(Bloomberg) -- Saudi Arabia boosted its forecast for next year’s budget surplus compared with projections made just three months ago, in a sign of confidence that its revenues will hold up despite jitters in the oil market and fears of a global economic slowdown.
The government’s latest fiscal outlook, unveiled on Wednesday, showed it now expects to run a surplus of 16 billion riyals ($4.3 billion) in 2023, nearly double a previous estimate of 9 billion riyals. The economy is still forecast to expand 3.1%.
Revenues are now set to reach 1.13 trillion riyals, slightly more than projected earlier, according to the Finance Ministry. Expenditure next year is expected at 1.114 trillion riyals, unchanged from the government’s estimate published in September.
“We are not celebrating the surplus,” Finance Minister Mohammed Al-Jadaan told reporters. “It’s something that we expected, we’ve been working to curtail our spending and to increase our non-oil revenues.”
The world’s top crude exporter is standing by most of its forecasts even as the oil market is close to wiping out its gains for the year. The threat of a recession also looms large because soaring energy costs and interest rates could stymie demand in the coming months.
The kingdom tends to take a relatively conservative view of crude prices in drawing up its budget and doesn’t divulge its assumptions. Al Rajhi Capital estimates that Saudi Arabia is budgeting for Brent oil at around $78 a barrel next year, roughly where the global crude benchmark was trading on Wednesday.
The oil market could look quite different by early 2023, with several potentially historic shifts in supply and demand unfolding in the coming days and weeks.
Top Chinese government officials over the past week have signaled a transition away from the harshest covid containment measures, which have weighed on the economy in the world’s largest oil importer.
Meanwhile, sanctions on Russia’s sea-borne crude exports took effect on Monday, marking the beginning of a European Union and Group of Seven cap on its oil prices at $60 a barrel.
Surplus projections for next year are likely conservative, Al-Jadaan said. International travel returning to pre-covid levels could add up to 2 million barrels a day of additional oil demand, while the reopening of China’s economy may increase that by a further 500,000 to 1 million barrels a day, he said.
“Just these two factors alone would cause some problems to the international energy market because spare capacity is actually very limited,” Al-Jadaan said.
Saudi Arabia expects this year’s budget surplus at 102 billion riyals, up from an initial projection of 90 billion riyals.
Most of that will likely go to the central bank, Al-Jadaan said, boosting reserves have slumped from a high of $737 billion in August 2014 to about $445 billion. There will also be transfers to the National Development Fund, which has been tasked with investing in developing the kingdom’s infrastructure, and potentially also the Public Investment Fund — the powerful sovereign wealth fund.
The budget is in surplus for the first time in nearly a decade, and the government wants to keep it in the black in the coming years. That follows several years of painful measures that included reductions in subsidies, alongside more taxes and levies to combat a sharp fall in oil revenue that dented the economy.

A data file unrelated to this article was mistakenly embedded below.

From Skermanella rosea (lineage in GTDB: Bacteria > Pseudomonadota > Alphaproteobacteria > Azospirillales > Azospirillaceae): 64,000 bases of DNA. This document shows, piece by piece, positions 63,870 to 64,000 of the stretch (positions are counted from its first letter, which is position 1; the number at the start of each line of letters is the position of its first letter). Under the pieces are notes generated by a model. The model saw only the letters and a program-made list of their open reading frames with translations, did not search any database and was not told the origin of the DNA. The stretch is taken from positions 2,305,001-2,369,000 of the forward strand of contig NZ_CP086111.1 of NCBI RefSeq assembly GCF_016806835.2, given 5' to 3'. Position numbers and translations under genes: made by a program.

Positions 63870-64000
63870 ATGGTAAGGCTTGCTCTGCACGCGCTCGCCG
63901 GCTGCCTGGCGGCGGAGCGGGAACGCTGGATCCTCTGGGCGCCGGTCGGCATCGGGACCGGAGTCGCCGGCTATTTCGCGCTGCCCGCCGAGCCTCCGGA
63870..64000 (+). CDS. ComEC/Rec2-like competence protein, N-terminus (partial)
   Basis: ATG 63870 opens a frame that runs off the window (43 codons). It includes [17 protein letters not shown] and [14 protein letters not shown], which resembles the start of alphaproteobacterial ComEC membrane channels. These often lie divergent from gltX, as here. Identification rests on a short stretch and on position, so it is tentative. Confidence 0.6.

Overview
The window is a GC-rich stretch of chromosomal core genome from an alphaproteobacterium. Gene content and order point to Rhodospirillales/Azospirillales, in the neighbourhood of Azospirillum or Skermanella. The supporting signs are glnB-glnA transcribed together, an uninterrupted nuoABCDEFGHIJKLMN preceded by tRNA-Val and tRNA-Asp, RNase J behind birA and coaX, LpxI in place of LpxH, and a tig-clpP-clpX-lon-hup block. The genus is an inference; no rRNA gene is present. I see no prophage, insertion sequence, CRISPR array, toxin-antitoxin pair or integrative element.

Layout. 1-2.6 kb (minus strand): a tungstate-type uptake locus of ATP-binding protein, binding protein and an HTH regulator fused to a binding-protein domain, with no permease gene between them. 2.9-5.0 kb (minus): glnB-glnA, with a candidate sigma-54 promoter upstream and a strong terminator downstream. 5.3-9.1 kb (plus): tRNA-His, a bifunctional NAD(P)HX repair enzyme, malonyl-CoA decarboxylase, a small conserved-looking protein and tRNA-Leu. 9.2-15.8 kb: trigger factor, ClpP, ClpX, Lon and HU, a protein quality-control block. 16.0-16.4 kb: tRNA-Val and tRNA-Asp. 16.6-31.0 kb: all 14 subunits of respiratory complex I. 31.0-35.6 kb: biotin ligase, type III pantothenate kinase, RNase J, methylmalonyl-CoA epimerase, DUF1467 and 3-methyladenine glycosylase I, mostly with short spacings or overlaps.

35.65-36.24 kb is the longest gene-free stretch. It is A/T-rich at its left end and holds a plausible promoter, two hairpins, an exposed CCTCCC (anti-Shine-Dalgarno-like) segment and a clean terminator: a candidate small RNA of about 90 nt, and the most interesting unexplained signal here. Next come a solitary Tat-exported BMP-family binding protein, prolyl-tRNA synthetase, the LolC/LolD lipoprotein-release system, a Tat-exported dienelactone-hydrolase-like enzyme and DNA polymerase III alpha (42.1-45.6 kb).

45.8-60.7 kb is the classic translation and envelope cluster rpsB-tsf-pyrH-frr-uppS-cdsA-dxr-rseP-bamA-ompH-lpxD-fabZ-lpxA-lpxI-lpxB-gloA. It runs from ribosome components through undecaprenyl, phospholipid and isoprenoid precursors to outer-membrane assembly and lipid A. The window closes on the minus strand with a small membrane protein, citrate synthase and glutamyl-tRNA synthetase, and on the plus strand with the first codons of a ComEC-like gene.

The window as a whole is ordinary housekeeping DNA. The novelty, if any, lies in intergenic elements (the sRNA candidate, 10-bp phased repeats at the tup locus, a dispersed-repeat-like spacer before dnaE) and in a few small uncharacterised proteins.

Buoyed by the rebound from the global pandemic as well as loosening restrictions on investment and social activities, the kingdom is set to be the fastest-growing economy in the Group of 20 this year with an expansion the government now anticipates will reach 8.5%.
The boom has spread beyond the energy sector. Business activity in Saudi Arabia’s non-oil economy expanded at the fastest pace in more than seven years in November, as new order growth accelerated and businesses turned more optimistic.
The kingdom has meanwhile been taking a more conservative approach to expenditure, with the Finance Ministry resisting expectations that surging energy revenue would lead to a jump in outlays.
Al-Jadaan said he’d been asked many times if this year’s surplus would lead Saudi Arabia to return to its “old habits” of boosting spending and insisted he’d keep a lid on outlays.
In the past, budget surpluses had been redirected to a bloated public sector. But this time, the government largely channeled spending increases to help lower-income families tackle the rising cost of living, along with setting a cap on domestic fuel prices.
The outlook remains strong for the kingdom’s finances since it’s among Gulf Arab economies that the International Monetary Fund estimates may save about a third of their oil revenues, a much higher share than previously. The IMF said in October that its projection for the Saudi economy could be revised higher this year on the back of a booming energy sector and strong non-oil growth.
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Still, the latest budget projections signal the Saudi government won’t open the taps on spending. It’s also reluctant to reverse a pandemic era tripling of the Value Added Tax rate to 15%. The move helped shore up government finances when oil prices slumped in 2020, and officials said it would be reviewed in the future.
“The last thing we want is to change policies in haste,” said Al-Jadaan. “Just having one year of surplus or two years and then pushing to change policies is, I think, premature.”
(Updates with finance minister’s comments starting in fourth paragraph.)
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